Mine Period Ownership Tonnes Ore Mined (a) Ore
Processed (Milled) (a)
Ore
Processed (Heap Leach) (a)
Grade (Mill) Grade (Heap Leach) Recovery (b)(h) Gold Eq Production (e) Gold Eq Sales (e)
Production cost of sales

Production cost of sales/oz

Cap Ex (g)

DD&A
(%) (‘000 tonnes) (‘000 tonnes) (‘000 tonnes) (g/t) (g/t) (%) (ounces) (ounces) ($ millions) ($/ounce) ($ millions) ($ millions)
Americas Fort Knox Q1 2021 100 8,174 1,751 7,396 0.57 0.20 80% 55,815 55,561 $ 57.7 $ 1,038 $ 25.4 $ 22.5
Q4 2020 100 8,456 2,583 7,021 0.61 0.20 80% 57,523 57,849 $ 51.1 $ 883 $ 46.0 $ 23.2
Q3 2020 100 7,202 2,664 5,497 0.67 0.19 83% 72,705 73,267 $ 69.5 $ 949 $ 39.7 $ 27.9
Q2 2020 100 6,116 2,048 4,783 0.73 0.23 83% 56,031 56,465 $ 66.1 $ 1,171 $ 33.9 $ 23.3
Q1 2020 100 6,795 1,859 5,694 0.60 0.23 80% 51,667 50,768 $ 64.6 $ 1,272 $ 19.1 $ 22.8
Round Mountain Q1 2021 100 3,843 976 4,019 0.70 0.46 81% 74,286 73,878 $ 63.1 $ 854 $ 31.3 $ 17.0
Q4 2020 100 6,542 988 6,315 0.92 0.50 83% 89,422 89,709 $ 62.2 $ 693 $ 41.2 $ 15.2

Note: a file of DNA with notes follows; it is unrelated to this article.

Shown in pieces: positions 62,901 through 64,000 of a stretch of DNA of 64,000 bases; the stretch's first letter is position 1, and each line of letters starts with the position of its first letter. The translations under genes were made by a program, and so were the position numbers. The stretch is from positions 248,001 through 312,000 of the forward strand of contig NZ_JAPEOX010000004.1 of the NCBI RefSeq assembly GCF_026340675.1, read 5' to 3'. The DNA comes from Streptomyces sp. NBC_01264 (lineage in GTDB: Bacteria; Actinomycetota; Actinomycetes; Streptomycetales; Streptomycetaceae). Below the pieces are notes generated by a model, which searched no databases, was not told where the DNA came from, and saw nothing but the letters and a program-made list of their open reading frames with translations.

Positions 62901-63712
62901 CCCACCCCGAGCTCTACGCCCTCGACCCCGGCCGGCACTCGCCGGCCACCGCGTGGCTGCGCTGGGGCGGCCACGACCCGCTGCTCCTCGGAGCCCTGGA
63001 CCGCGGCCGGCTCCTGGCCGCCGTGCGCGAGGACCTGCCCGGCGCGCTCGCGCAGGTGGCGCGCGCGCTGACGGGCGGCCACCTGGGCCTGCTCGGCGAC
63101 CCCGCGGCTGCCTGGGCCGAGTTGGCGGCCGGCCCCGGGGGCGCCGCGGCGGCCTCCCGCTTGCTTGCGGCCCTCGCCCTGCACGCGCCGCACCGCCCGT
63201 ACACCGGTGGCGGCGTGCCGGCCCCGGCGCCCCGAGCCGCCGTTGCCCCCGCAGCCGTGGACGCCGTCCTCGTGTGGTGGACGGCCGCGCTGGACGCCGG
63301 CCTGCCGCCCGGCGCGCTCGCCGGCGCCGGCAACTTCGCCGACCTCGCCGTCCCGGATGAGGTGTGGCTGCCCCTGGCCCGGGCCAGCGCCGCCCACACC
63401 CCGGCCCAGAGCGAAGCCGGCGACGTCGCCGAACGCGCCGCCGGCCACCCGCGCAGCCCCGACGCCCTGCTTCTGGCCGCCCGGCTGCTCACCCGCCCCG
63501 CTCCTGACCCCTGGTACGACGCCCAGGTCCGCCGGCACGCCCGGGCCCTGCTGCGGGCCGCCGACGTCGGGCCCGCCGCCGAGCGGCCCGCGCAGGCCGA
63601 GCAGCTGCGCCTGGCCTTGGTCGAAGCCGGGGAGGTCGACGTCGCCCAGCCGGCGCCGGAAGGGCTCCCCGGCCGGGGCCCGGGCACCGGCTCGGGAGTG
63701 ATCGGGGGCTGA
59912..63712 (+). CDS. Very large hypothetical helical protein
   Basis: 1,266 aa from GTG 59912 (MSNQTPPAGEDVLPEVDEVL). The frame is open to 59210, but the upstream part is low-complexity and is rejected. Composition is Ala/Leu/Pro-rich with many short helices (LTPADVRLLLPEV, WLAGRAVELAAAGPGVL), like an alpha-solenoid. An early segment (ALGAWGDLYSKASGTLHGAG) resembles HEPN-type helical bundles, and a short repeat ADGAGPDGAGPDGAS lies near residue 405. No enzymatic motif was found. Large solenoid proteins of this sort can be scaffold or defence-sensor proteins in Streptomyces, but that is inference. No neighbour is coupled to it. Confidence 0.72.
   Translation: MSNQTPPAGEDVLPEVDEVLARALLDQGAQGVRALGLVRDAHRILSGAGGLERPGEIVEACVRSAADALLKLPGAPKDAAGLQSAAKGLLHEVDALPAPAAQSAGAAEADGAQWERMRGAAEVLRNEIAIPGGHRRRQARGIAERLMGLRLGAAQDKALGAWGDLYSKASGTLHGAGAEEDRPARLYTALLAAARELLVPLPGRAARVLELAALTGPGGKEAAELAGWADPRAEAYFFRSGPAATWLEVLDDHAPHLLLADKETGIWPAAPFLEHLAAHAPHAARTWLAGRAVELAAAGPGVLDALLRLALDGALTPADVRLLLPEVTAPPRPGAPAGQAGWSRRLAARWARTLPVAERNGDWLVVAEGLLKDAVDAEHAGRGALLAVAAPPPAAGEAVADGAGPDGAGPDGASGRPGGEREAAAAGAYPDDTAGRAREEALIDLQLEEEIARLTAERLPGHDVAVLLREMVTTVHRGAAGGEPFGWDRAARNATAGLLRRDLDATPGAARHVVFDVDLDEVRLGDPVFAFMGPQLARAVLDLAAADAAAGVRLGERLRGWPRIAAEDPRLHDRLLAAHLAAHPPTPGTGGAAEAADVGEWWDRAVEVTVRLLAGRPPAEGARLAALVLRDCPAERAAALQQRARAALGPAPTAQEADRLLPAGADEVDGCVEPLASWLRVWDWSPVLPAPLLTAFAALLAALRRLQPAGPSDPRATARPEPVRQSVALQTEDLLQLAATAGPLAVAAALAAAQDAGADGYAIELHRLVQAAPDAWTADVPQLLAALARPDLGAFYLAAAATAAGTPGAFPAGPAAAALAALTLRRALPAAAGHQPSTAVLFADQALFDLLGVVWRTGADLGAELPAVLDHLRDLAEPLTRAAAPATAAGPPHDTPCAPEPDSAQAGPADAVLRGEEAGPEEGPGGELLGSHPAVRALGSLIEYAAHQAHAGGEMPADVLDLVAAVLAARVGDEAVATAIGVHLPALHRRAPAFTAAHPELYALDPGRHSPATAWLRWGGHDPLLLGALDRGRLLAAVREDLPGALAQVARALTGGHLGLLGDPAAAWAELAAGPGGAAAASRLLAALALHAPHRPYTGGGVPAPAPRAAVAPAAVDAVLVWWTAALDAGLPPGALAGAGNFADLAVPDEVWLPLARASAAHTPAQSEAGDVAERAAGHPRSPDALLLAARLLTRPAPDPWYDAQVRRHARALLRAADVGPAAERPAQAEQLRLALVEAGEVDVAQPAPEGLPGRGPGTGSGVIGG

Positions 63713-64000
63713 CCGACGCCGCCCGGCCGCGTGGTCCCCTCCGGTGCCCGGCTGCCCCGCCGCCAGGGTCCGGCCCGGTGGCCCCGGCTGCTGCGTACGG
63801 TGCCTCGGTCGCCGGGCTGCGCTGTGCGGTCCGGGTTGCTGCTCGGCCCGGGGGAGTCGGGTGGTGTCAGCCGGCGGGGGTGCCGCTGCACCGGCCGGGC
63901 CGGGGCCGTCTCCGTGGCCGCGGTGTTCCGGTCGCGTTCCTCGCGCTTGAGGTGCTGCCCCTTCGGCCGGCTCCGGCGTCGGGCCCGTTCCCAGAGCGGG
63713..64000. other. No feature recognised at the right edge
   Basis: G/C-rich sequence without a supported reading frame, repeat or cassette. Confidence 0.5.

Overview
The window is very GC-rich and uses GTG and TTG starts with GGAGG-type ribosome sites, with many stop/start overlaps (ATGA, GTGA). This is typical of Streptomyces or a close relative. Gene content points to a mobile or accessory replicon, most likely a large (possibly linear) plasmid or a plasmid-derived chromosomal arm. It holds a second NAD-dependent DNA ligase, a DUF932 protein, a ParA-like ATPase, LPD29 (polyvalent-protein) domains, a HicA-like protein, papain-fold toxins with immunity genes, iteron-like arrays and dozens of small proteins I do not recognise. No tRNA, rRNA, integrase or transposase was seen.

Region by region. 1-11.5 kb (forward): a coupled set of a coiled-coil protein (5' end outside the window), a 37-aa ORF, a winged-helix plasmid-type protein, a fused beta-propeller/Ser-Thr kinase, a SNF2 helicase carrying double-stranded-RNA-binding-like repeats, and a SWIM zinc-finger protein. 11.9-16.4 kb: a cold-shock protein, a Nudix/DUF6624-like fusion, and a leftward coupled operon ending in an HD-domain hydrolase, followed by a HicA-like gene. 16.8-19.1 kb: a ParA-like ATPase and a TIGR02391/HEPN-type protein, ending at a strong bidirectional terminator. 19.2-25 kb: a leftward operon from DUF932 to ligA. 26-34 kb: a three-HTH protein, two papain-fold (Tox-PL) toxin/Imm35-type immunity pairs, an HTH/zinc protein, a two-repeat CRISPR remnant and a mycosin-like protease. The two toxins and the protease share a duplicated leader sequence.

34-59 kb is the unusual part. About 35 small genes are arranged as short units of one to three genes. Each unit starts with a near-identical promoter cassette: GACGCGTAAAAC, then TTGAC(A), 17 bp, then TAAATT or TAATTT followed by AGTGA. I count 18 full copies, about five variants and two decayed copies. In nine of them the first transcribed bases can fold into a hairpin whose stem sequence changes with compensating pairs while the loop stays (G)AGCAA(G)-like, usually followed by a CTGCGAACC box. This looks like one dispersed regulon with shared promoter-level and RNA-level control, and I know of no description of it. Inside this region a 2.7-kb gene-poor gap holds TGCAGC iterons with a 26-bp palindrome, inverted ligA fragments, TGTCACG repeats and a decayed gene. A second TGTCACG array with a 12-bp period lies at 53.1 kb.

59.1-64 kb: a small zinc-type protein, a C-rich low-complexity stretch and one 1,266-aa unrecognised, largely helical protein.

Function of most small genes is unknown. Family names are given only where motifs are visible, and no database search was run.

Q3 2020 100 6,085 972 5,884 0.79 0.39 83% 76,039 72,717 $ 49.7 $ 683 $ 39.2 $ 11.6
Q2 2020 100 4,431 911 4,357 0.80 0.36 84% 74,351 71,087 $ 51.6 $ 726 $ 36.9 $ 10.2
Q1 2020 100 3,700 954 3,594 0.83 0.43 83% 84,465 85,715 $ 56.1 $ 654 $ 41.8 $ 12.6
Bald Mountain Q1 2021 100 2,025 2,025 0.48 nm 51,408 48,250 $ 37.0 $ 767 $ 8.9 $ 40.2
Q4 2020 100 6,076 6,076 0.42 nm 51,487 57,087 $ 45.4 $ 795 $ 19.3 $ 44.3
Q3 2020 100 4,922 4,922 0.56 nm 49,339 37,492 $ 32.1 $ 856 $ 23.4 $ 27.1
Q2 2020 100 4,051 4,051 0.53 nm 48,368 49,594 $ 42.7 $ 861 $ 29.6 $ 30.2
Q1 2020 100 3,254 3,254 0.55 nm 42,087 42,376 $ 35.7 $ 842 $ 31.5 $ 26.7
Paracatu Q1 2021 100 12,612 15,372 0.38 75% 126,547 126,811 $ 82.8 $ 653 $ 20.8 $ 37.7
Q4 2020 100 12,611 12,655 0.51 77% 148,218 150,881 $ 91.2 $ 604 $ 61.6 $ 58.2
Q3 2020 100 12,468 13,673 0.38 74% 131,000 128,782 $ 96.6 $ 750 $ 27.2 $ 42.4
Q2 2020 100 15,223 14,703 0.40 74% 138,851 140,646 $ 83.6 $ 594 $ 49.1 $ 45.2